I have read in the Internet some pundits recommending buying of special software for "more reliable" backup of your system, implying that the Backup Utility that comes built-in in Windows XP is not good enough.
Put a checkmark in the box before "Always start in wizard mode" (it is the default) and click Next. Hence there is discrepancy on backup file name (date) and also time taken to complete the backup.
For ordinary home users like you and me, Windows built-in Backup Utility is good enough in my humble opinion. Unless you purchased and installed special hardware like backup tapes or external hard drive etc., you will most likely see the following message first. In the event you want to backup "everything", your external hard drive's capacity should be same as your computer's hard drive.
If you want to see this message everytime you open the Backup Utility, don't put the checkmark - just hit OK. The backup utility automates the process once it is told exactly which files and folders need to be backed up. The other, and in my opinion most convenient, alternative is to use the USB flash drives to backup files. The rest of the tutorial will walk you through the process of using the Windows XP Backup Utility (Backup Wizard) using a flash drive having suffiently large capacity (say, 32 GB or 64 GB). In the next dialog box (Figure 5) Windows shows the location where you have chosen to save the backup files and it wants you to type a name for this backup. Backup usually takes some time and the length of time obviously depends on what or how much you are backing up.
When you see the above backup complete notice, you may just close that window, and you are done.

If your computer crashes, the backups created by Windows XP Backup Wizard can be used to restore all your data in a repaired or new computer.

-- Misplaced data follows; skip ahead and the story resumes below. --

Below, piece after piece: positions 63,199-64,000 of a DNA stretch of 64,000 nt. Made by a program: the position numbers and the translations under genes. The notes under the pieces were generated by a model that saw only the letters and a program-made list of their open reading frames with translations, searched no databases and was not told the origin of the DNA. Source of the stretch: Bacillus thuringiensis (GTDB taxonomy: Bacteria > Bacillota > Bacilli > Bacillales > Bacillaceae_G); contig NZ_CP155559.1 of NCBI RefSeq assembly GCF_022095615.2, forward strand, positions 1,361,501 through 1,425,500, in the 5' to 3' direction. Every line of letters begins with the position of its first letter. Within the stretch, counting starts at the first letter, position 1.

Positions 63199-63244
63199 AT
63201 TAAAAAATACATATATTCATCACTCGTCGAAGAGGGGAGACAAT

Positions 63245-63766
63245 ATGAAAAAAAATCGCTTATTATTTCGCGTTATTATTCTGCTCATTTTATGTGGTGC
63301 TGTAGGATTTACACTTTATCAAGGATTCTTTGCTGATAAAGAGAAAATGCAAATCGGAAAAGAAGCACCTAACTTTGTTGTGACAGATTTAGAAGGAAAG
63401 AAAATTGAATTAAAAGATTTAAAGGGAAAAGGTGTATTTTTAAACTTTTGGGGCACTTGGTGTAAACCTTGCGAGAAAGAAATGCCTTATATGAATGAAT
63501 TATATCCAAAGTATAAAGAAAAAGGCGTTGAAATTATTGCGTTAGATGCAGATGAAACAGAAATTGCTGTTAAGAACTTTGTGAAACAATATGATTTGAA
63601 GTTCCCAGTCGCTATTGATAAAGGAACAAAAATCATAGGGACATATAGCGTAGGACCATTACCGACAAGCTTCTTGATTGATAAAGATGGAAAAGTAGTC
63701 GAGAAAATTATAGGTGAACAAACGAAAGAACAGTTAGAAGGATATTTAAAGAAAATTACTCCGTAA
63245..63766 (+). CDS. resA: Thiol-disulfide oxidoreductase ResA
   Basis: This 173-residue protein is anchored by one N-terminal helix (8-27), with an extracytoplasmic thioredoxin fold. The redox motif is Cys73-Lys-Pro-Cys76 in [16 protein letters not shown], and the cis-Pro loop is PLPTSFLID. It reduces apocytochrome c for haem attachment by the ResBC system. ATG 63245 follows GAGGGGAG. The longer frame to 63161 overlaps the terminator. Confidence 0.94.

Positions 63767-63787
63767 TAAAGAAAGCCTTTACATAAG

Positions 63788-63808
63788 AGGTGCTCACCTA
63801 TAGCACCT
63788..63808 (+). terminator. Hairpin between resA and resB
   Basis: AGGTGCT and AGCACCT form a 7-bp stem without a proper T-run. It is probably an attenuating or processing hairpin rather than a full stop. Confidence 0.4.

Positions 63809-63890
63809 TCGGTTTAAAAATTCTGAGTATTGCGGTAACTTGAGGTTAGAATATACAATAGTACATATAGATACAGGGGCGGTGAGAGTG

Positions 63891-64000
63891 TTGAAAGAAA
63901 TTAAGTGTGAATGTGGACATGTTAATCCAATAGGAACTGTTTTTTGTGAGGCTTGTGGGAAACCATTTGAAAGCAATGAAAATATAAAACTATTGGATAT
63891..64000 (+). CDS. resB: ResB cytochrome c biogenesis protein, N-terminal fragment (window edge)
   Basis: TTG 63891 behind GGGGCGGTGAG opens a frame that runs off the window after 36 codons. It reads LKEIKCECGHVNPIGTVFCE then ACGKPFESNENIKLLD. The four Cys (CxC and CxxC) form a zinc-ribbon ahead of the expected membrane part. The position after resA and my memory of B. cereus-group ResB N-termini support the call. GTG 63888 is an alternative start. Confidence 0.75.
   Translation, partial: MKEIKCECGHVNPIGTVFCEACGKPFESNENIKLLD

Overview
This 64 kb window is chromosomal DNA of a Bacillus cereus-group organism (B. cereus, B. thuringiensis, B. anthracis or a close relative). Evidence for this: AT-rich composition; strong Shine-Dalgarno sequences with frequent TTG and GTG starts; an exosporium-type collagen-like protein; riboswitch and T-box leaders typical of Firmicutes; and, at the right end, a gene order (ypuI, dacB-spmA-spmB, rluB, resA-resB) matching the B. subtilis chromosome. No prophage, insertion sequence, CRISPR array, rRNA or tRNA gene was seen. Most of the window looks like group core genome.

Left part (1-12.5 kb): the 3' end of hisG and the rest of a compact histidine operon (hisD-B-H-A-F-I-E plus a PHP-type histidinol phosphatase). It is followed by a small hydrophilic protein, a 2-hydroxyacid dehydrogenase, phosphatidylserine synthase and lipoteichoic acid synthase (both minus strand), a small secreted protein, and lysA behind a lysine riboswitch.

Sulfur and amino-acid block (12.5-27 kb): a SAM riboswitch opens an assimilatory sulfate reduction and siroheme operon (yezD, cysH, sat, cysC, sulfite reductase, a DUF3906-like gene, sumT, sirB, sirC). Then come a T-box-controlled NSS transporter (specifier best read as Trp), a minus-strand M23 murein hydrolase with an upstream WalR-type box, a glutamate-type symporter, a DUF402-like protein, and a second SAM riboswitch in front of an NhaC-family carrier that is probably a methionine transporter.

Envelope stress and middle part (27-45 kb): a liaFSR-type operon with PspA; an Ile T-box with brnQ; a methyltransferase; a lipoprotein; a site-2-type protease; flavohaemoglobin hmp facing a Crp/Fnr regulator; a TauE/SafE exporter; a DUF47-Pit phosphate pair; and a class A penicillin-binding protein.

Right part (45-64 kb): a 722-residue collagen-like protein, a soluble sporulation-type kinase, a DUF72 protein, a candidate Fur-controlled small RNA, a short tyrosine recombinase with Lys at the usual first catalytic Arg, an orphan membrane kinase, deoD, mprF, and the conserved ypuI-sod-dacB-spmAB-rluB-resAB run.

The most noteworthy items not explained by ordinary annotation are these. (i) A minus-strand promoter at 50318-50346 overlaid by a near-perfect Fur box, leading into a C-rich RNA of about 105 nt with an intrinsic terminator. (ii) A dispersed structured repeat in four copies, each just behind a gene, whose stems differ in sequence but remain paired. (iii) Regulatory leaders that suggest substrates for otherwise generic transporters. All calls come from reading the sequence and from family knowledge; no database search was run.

To initiate a Bare Metal Recovery on a computer with no operating system you have to restore (or write) your backup data to an external drive.
Once the computer is restarted, you will find a computer in the same conditions like there were on the source computer on the moment of Bare Metal backup plan run.
This entry was posted in CloudBerry Backup Blog, How-To Guides, Products Blog and tagged Backup, bare metal recovery, CloudBerry, system state backup on March 3, 2014 by Alexander N.
You just need to set it up once and leave your computer running on the days and time that you have chosen for the backup. But if you do, it is a good idea to buy an external hard drive and attach it to your computer to backup your system.
So for the benefit of average home users, I shall discuss in this chapter how to use the Backup utility in Windows XP to backup your documents and settings. Your Windows XP Backup Utility (Backup Wizard) will tell you if you need to insert another flash drive. You may ask, backup is basically making duplicate copies of your data so that if the original is lost, you can use the copy. The whole point of backing up is, in the event your computer (hard drive) crashes, you do not lose your files or documents. You could put something like Backup or Stored Files or anything suggestive of what it is and it is a good idea to put the date when this backup was made. Choose whether you want to run this restore plan just once or to save the plan for futher using. Subsequent backups usually takes less time unless you have added to the list of things to be backed up.

Therefore, the only wise thing to do is to create and save the backup files in a removable drive and keep them at a separate place, outside your computer.
In other word's, if your computer has a hard drive capacity of 500 GB, your external hard drive for the purpose of backing up should also be 500 GB. Furthermore, if restoration of the files becomes necessary, the wizard or the software can do it much faster and accurately, putting back every file where it belongs.
If you are curious like me, you can click on the Report button, and Windows will show you the details of the backup that you just performed (Figure 9). You can restore to a specific location only, no original location for these types of backup. To run a restore plan immediately on the end of the backup plan setup, check "Run backup now" box. In case you want to make changes, you should hit the Back button and make the necessary changes. I would say, for an average home user, backing up once a month sounds reasonable though many people do backup once a week.
If you use the same removable drive for subsequent backups, Windows will only re-write the files that have changed and leave those alone which have not changed. True, but for backup purposes we are making copies of hundreds or even thousands of files that are in our computer.

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